In short, when lumped together, interventions reduced criminal involvement; and when the best programs were singled out, the crime savings were substantial. According to Lipsey and Wilson (1998, 338), the reduction in recidivism is an accomplishment of considerable practical value in terms of the expense and social damage associated with the delinquent behavior of these juveniles. In this regard, Cohen (1998) has calculated the cost-effectiveness of saving a high-risk youth. Such cost-benefit analyses are based on imprecise estimates of the rate of criminal participation by such youths (the so-called lambda) and on assessments not only of property loss and lost wages but the more amorphous category of pain and suffering. Still, Cohen presents a thoughtful analysis that takes into account various valueshigher and lowerfor the components in the equation used to calculate what society is spared economically when a youth is diverted from a life in crime. The most noteworthy finding is that the tipping point for an intervention to be cost effective is remarkably low. The average high-risk youth will cost society an estimated $1.7 to $2.3 million. Depending on when the intervention takes place (how early) and what it costs, a treatment program can pay for itself with a success rate in the range of 1 to 5 percent (see also Aos et al. 1999; Greenwood et al. 1996; Lipsey 1984). Although not directly comparable, it is perhaps instructive nonetheless that medical treatments that reduce potentially serious illness by 3 to 5 percent are considered very cost effective (Hunt 1997; Rosnow and Rosenthal 1993). This kind of cost-benefit analysis is not intended to be used to fully determine policy decisions. For example, although governmental jurisdictions that administer treatment programs may save costs for community residents who are spared victimization, they may strain their budget since the monetary savings from the crimes prevented do not bring in revenues to the jurisdiction. Of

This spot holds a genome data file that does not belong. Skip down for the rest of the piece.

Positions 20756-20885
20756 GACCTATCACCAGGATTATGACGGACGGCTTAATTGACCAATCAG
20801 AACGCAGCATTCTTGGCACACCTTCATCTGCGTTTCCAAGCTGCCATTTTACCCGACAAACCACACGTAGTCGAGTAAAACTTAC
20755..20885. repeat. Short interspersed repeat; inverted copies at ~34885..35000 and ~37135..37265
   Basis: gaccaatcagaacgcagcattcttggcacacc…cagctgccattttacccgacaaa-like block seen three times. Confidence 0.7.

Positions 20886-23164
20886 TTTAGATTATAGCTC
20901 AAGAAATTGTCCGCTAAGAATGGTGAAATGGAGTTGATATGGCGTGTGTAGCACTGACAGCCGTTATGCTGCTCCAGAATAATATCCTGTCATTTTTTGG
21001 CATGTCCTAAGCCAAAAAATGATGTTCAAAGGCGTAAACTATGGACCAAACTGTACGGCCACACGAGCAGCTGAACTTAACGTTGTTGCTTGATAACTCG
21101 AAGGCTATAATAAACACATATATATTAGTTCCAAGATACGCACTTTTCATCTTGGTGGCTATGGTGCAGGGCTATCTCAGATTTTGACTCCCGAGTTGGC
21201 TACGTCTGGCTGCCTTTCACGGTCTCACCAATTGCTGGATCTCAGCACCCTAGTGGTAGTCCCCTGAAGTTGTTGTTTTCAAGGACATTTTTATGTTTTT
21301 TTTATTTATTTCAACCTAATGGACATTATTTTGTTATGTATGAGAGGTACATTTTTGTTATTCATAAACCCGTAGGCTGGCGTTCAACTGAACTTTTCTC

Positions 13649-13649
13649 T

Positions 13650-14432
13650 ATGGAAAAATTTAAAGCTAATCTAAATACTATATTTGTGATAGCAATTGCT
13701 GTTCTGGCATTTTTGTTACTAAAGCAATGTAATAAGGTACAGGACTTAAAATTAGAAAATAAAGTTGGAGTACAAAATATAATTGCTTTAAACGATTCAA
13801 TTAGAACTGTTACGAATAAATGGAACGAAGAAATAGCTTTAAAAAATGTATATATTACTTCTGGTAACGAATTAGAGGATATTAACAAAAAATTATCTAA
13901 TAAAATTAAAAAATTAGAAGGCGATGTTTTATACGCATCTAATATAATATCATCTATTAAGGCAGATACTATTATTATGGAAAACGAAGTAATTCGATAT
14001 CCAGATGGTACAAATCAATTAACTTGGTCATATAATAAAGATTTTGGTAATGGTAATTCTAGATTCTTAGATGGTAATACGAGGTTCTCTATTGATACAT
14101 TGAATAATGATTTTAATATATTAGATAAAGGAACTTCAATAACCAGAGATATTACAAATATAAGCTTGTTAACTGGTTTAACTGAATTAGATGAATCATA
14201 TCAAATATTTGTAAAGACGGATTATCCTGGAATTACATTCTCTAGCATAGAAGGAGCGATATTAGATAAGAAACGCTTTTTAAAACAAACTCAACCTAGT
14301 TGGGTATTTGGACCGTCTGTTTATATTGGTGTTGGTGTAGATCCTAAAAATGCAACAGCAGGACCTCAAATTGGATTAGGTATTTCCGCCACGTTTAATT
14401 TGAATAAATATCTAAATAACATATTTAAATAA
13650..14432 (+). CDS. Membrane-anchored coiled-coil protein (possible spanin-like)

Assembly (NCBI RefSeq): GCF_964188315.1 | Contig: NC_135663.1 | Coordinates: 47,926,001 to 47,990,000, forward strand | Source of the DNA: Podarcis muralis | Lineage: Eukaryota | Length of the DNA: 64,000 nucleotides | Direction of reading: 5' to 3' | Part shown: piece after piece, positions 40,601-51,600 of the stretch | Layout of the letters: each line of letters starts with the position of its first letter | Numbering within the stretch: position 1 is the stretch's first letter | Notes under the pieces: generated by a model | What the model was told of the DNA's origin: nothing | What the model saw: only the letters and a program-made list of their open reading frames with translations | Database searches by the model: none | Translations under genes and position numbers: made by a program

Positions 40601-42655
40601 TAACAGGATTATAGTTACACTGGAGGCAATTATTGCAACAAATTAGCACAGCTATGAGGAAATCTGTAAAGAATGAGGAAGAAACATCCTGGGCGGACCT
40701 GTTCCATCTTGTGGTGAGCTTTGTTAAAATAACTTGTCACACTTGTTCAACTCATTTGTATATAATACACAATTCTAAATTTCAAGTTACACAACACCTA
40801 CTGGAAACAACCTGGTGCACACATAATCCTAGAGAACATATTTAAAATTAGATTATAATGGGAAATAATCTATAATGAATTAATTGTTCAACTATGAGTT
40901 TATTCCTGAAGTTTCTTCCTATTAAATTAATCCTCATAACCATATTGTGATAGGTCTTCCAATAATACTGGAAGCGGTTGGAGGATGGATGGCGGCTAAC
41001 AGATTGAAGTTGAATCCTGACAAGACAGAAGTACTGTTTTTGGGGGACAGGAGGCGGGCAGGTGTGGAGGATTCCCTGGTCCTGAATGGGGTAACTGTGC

In short, when lumped together, interventions reduced criminal involvement; and when the best programs were singled out, the crime savings were substantial. According to Lipsey and Wilson (1998, 338), the reduction in recidivism is an accomplishment of considerable practical value in terms of the expense and social damage associated with the delinquent behavior of these juveniles.